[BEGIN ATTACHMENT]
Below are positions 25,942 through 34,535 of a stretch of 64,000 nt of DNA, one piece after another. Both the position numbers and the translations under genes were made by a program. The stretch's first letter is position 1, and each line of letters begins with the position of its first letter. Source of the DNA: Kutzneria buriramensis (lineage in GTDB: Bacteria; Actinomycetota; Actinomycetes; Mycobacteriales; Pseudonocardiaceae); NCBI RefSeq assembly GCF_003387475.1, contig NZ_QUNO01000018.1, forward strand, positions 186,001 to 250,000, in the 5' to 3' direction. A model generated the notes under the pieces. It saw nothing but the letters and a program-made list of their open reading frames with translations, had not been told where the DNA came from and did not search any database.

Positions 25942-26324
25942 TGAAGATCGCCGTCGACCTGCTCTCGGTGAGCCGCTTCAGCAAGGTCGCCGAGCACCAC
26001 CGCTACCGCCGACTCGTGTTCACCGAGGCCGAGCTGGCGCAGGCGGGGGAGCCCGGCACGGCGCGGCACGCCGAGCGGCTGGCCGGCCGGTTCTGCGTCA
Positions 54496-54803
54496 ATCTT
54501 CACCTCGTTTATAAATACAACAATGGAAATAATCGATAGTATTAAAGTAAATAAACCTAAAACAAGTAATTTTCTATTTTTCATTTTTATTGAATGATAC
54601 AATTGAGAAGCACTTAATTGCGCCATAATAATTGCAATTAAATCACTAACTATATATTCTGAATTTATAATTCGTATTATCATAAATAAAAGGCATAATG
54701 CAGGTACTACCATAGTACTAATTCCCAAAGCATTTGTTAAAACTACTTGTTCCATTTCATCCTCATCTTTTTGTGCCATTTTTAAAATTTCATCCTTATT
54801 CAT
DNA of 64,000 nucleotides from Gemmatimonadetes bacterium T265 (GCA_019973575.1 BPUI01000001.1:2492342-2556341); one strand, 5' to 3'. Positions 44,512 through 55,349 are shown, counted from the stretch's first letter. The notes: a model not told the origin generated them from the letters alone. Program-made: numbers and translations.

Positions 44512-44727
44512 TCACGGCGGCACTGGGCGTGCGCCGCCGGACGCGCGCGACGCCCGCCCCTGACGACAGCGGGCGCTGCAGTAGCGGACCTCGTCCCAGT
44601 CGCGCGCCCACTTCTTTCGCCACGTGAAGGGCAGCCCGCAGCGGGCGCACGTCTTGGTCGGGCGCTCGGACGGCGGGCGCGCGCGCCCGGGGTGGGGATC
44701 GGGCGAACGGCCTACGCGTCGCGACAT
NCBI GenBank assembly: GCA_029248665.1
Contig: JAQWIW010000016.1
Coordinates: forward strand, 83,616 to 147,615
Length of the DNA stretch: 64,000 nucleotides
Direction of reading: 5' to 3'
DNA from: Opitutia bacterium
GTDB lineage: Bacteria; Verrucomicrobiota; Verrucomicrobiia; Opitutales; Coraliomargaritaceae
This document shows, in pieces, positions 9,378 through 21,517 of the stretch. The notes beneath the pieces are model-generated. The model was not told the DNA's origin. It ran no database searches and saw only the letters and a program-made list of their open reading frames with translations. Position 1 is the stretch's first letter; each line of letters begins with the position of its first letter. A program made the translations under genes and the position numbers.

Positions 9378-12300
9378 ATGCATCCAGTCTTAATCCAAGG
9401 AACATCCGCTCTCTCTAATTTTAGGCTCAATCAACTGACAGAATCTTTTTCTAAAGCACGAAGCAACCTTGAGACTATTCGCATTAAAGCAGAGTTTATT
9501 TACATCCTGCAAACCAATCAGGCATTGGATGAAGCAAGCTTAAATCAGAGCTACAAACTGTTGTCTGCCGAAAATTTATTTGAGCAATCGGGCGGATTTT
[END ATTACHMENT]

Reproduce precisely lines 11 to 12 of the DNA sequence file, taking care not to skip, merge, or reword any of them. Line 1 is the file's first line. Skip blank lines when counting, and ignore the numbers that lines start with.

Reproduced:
DNA of 64,000 nucleotides from Gemmatimonadetes bacterium T265 (GCA_019973575.1 BPUI01000001.1:2492342-2556341); one strand, 5' to 3'. Positions 44,512 through 55,349 are shown, counted from the stretch's first letter. The notes: a model not told the origin generated them from the letters alone. Program-made: numbers and translations.

Positions 44512-44727